Built on the steel beams of Alan Moore and Dave Gibbons’ legendary Watchmen comic and expanded out across three decades of alt-American history before being sunk into the soil of a country that mirrors our own, Damon Lindelof and his team have created a buzzworthy and tonally relevant piece of art. But how did they manage to sew this new thing into an old thing in a way that feels so seamless and what’s the story behind some of the most visually interesting and otherwise compelling scenes in the pilot episode?
Uproxx spoke with series producer and episode one (and two) director Nicole Kassel to gain some insight. But warning: if you haven’t seen the pilot, go back and do that now because spoilers are not spared.
On the influence of the Watchmen comics on the visual identity of the TV series.
I was very influenced by the framing. Once I read the pilot and came on board, then I did a deep dive into the aesthetic of the source. What could the Easter eggs be? And the vertical frame is so unique. So it was immediately how to look for frames within frames. And composition. The source is an unbelievable piece of art and cinema — it really is. So I have just been paying homage to it for the fans. We’re telling a totally different story, [but] I wanted the DNA of it to be there. So composition, very strict framing because a comic’s not moving the camera much. The lighting and transitions were a huge influence. Just these really graphic match cuts where a face is in-frame or extreme wide to extreme tight looking. Or using color to transition.
On researching and presenting the Tulsa race riot devastation accurately.
“There’s a book called ‘The Burning’ by Tim Madigan. As soon as I heard about the story, that it was true which I only learned from the manuscript and talking to Damon [Lindelof]… as soon as I came on board, I read the book and then I had the assistant director and her team read the book and we pulled all of our research from that. Just every vignette you see on screen is documented in detail. And it was essential to me to be as accurate as possible and not to sensationalize, not to exaggerate anything, just to be as truthful as possible.”
On creating Sister Night’s hero montage.
We wanted to obviously honor that we’re in this genre, so there is the sequence of the costume coming together. The “Batcave.” This is her version of her secret lair and the ingredients are strange. It’s a badge, but it’s also a crucifix and a rosary. And really, all I cared about was making a kick-ass hero introduction. And working, being inspired by her costume. To me, that really told me where to put the camera. The way the skirt sweeps and not wanting to reveal her face until the reveal. So just making it kinetic and exciting.
On constructing the cow field raid.
I had the gift of finding a location that was perfectly designed for it. It’s in Georgia. And we found it during our very first time when we were trying to choose which city to film in. We went out there and it was not as written but we knew that our cop team needed to be sitting ducks in a field. I hadn’t imagined it being a trailer in a grove of trees, but it was a light bulb, like “this is great!” And the light source coming off once the bad guys realize we’re onto them, the DP and I were watching Apocalypse Now and there is a sequence where Martin Sheen is approaching on a boat and there’s a strobe light circling and it was just like that would be cool, if suddenly they’re totally exposed. Because a field at night, it’s hard to get anything interesting.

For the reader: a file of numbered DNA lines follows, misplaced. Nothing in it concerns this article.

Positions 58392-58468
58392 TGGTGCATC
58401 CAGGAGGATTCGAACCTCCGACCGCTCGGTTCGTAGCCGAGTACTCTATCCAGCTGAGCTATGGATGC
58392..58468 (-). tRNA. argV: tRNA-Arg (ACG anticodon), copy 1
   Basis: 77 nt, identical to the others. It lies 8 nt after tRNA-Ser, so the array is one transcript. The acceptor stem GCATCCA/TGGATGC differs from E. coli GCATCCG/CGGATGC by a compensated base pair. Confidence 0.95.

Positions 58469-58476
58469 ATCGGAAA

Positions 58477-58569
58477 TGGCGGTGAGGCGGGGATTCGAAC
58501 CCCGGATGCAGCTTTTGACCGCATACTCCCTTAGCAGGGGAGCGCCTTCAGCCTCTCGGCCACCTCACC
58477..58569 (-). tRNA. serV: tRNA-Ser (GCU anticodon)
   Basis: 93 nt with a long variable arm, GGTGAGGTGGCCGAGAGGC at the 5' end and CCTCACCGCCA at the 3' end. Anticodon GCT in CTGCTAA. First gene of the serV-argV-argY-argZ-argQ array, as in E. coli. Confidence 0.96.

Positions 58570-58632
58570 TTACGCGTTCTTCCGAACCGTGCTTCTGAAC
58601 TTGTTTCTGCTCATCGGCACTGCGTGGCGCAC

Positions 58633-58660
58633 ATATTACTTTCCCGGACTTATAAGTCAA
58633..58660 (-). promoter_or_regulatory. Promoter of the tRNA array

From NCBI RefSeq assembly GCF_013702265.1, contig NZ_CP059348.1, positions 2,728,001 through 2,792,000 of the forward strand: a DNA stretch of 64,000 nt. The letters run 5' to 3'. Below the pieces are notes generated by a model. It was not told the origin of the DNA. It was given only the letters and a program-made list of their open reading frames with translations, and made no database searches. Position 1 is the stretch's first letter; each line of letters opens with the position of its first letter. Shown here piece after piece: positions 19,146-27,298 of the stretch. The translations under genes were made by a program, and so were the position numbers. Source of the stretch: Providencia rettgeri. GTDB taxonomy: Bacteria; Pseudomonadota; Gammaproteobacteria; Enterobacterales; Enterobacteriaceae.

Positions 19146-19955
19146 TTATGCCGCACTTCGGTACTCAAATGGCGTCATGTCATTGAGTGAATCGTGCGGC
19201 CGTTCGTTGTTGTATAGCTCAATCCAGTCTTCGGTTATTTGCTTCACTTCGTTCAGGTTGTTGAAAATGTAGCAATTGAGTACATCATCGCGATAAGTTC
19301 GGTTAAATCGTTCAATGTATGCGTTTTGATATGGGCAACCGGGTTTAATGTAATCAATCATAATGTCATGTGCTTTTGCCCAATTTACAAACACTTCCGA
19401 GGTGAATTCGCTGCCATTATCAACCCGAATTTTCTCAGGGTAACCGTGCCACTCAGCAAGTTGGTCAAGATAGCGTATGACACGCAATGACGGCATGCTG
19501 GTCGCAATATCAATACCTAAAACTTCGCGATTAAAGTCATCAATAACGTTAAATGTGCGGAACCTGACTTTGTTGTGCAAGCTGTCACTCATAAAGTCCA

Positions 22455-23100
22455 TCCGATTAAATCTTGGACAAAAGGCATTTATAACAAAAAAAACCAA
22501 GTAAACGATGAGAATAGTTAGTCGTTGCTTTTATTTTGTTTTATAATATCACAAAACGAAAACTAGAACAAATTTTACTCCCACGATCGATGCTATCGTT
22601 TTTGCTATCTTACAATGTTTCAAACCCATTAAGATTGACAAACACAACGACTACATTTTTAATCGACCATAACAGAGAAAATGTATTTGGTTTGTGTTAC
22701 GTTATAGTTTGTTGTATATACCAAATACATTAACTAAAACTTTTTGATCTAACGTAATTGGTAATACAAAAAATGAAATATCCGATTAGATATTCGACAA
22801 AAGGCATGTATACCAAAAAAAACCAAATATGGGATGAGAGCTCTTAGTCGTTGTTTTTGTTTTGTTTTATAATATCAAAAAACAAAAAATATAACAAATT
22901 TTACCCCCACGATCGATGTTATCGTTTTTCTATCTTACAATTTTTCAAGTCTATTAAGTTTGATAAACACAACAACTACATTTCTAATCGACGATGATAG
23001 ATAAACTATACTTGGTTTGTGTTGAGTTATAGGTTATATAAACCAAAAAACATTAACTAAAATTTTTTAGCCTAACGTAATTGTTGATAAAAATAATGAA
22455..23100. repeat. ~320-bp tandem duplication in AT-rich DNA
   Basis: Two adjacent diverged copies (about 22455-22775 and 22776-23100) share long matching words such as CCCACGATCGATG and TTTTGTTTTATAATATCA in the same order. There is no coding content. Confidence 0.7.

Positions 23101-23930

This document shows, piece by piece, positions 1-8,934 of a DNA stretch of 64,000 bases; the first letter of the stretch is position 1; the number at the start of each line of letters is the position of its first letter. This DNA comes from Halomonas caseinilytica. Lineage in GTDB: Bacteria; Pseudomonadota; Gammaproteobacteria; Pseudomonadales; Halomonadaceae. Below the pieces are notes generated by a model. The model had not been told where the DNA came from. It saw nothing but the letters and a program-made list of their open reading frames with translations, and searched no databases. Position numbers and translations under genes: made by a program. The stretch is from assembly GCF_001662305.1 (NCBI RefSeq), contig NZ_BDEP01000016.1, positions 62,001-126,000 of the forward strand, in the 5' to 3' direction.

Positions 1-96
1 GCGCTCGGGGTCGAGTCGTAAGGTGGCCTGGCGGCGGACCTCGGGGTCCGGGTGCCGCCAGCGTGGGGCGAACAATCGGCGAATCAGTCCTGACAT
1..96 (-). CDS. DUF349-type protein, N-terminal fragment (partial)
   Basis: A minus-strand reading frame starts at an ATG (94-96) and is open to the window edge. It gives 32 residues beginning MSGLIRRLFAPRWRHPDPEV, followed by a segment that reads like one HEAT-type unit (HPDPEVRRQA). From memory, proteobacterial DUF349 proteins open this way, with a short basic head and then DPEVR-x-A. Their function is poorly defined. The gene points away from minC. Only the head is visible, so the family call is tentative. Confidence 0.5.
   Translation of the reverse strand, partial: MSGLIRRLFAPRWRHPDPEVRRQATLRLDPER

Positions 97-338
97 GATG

The cows we used… a lot of real cows but then once the gunfire started, everything is CGI.
On the importance of the dinner party scene.
One of the beauties of this cast is that they’re all so good and such consummate actors and so supportive of each other. But we talked about, you’re old friends and you’ve been through a lot together, you’re fast friends for the last three years. It’s Uncle Judd to the kids. Whether or not you know why, you are that close. They’re all really great people. So what you’re seeing on-screen was also the energy offscreen. And Don can really sing, but nobody there knew it. [Ed. note: it was at this point that we mentioned Johnson’s “Heartbeat“]
That look of surprise on Regina’s face was genuine. Like, “you can do that too?” And I think it was scary for him, but boy he just kills it. And it was essential that we truly love our hero leading into that final [scene] to be truly, totally heartbroken.
On filming the tree scene.
The filming of that was the very very last shot. It’s exactly, to me, what Damon wrote. He wrote ‘we push in over Old Man Will [Louis Gossett Jr.] and up the road.’ It allows this emotional space, already having seen it to see it up close and the mechanics and the dread and the horror of what has happened. And then in the car with Regina, you’re approaching… that call was so disconcerting and terrifying. For someone to know who she is is absolutely petrifying for her and she’s driving right to it. She’s also fearless. So that dread as she approaches and then the shock of the reveal. The shot that travels behind Will to the foot was… I just love cinema where you really use the camera to reveal story and as I read that scene I really felt… I just had that thought of one foot being bare just to make him so vulnerable. It’s always weird to me in accidents, whether it’s a car accident, a lightning strike, how people lose their shoes. It’s so odd yet real and brutal. So we were just on the set and I saw that and asked for it.
‘Watchmen’ airs on HBO Sundays at 9pm ET